One of the main arguments of Ms. Valente's post is that fantasy is a sub-genre of science fiction and thus doesn't gain the recognition of science fiction even though it is just as big.  I've never thought of fantasy being lesser than science fiction.  But I'm going to point out the comment by Pocketnaomi, who explained to her young daughter that science fiction is the sub-genre of fantasy.  This I can agree with.

Because fantasy, to me, deals with the Things that Can't Happen.  This includes all types of fantasy: paranormal, urban, epic, etc.  Among these Things that Can't Happen are various forms of science fiction, like Victorian-era steampunk that takes place during the Great Depression and space operas that span across a make-believe galaxy.  Therefore, Fantasy also includes science fiction and the sub-genres of that: space military (such as Halo), cyberpunk, etc.  So science fiction being a sub-genre to fantasy makes more sense to me than fantasy being a sub-genre to science fiction.  

On the other side, there's Kat Howard who prefers speculative fiction as opposed to science fiction and fantasy.  Ms. Howard mentioned being within academia, and the academics in creative writing prefer the term Speculative Fiction as opposed to fantasy/science fiction.  This caught my attention because I am a student within this academia and if they accept speculative fiction, then that's what I'm going to say I write.  At this moment in my life, I'm powerless to emphasize which term I prefer to use.  If Speculative Fiction allows me to get away with space ships in terms of school projects, then Speculative Fiction I write.  Since I'm too low on the totem pole to make an argument that would be heard, I'm forced to subtly find loopholes in the current mode of academic thinking.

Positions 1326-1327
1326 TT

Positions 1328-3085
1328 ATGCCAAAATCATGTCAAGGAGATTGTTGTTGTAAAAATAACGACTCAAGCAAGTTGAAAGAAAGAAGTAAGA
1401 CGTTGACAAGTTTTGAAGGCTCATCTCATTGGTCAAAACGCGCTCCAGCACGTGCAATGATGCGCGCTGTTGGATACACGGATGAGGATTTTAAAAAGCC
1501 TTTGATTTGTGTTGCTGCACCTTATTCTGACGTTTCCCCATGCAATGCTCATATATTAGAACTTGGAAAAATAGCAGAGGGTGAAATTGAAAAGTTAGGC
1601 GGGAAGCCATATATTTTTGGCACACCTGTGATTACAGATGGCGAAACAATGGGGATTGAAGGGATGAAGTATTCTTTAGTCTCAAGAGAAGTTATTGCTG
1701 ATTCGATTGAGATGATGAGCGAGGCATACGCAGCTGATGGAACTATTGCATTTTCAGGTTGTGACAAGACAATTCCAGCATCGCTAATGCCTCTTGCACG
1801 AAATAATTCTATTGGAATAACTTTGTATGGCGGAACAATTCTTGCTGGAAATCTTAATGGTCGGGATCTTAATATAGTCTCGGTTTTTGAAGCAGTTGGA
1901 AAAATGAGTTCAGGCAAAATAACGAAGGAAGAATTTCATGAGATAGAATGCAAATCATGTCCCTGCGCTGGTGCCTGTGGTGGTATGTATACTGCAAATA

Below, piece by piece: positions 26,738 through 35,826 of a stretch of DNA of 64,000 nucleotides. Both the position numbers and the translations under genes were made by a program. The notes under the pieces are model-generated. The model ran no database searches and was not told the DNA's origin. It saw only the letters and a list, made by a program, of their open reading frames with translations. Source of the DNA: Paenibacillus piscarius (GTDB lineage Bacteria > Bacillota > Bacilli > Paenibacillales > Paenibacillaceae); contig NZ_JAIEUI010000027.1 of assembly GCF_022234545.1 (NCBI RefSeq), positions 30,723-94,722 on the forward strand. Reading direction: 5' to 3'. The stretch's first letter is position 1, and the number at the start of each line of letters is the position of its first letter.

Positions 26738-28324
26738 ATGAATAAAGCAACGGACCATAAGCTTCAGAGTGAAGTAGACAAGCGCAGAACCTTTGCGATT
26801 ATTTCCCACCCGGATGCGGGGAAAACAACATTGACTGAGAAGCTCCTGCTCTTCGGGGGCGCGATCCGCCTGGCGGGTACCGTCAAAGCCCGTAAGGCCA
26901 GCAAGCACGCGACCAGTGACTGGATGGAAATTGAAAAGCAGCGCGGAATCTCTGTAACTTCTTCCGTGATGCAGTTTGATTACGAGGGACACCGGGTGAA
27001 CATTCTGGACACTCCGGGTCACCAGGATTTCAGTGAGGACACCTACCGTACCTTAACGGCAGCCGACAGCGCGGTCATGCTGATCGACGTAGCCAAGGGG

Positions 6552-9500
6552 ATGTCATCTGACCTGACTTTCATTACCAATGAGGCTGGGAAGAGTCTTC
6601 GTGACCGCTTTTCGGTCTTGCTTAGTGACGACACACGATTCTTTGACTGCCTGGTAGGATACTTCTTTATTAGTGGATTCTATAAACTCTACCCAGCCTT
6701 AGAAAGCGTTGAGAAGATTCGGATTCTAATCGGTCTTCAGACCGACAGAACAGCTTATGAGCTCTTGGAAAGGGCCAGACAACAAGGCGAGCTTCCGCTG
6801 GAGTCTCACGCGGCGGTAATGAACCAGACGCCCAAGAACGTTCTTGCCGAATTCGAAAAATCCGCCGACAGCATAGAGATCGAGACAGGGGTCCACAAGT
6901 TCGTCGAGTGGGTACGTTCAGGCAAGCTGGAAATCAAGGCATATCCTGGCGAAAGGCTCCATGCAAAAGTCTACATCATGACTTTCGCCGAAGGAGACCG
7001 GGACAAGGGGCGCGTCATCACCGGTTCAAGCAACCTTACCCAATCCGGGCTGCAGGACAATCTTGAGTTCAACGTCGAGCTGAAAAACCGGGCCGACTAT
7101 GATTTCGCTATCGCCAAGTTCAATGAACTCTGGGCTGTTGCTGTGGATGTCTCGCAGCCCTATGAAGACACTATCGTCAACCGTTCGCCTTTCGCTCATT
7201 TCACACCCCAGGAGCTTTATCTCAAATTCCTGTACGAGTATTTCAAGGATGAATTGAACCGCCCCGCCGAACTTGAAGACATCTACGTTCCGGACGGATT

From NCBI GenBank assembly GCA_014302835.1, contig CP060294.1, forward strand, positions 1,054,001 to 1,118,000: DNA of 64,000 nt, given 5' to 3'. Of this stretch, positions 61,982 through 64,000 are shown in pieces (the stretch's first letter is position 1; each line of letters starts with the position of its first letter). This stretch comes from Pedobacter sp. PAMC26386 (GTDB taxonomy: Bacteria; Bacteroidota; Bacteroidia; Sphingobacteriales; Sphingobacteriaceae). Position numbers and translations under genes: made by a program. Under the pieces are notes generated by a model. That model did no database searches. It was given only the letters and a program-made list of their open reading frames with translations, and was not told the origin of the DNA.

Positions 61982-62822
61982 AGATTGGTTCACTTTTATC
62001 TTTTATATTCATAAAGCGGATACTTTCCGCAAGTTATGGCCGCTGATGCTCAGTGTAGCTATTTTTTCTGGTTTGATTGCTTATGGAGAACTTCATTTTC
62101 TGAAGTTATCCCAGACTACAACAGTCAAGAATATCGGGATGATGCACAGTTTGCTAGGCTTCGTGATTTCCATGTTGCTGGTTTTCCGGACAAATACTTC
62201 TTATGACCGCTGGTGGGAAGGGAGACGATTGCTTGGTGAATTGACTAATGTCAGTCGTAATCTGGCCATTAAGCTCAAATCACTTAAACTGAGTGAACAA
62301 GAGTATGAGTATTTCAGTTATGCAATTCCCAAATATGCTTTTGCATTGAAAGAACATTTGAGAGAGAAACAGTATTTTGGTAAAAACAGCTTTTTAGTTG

Which do you prefer: speculative fiction or fantasy/science fiction?

First Paragraph Contest

Nathan Bransford, former agent of Natalie Whipple (see blog list) is hosting a sort-of annual Stupendously Ultimate First Paragraph Contest.  This is a just for fun contest, but the prizes are still really cool.  The grand prize includes getting a partial manuscript looked over by Catherine Drayton who represents Markus Zusak, John Flanagan, Becca Fitzpatrick, and others.

So, naturally, I entered.  A new year's resolution I have is to research and enter a few writing contests, and I say this counts.

This is the paragraph I entered.  Please critique it as an opening paragraph in the comments below (if you so desire).

I broke away from an important conversation to walk down the strange corridor. The walls were sterile white, decorated with closed doors of the same color, and stretched to infinity. My feet carried me forward and yet I went nowhere at the same time. Still I kept walking, never realizing the counter-productivity of the action. My focus was on the end of the hallway, where a door just like the other doors waited. A woman stood in front of that door, her back to me. She repeatedly opened the door as if to enter, and every time she opened it, she was opening the door for the first time. In a way, I was at both places, but I couldn't walk through the door unless the me walking through the corridor arrived at the door. I wondered why I couldn't just teleport directly to the door; this is a dream after all.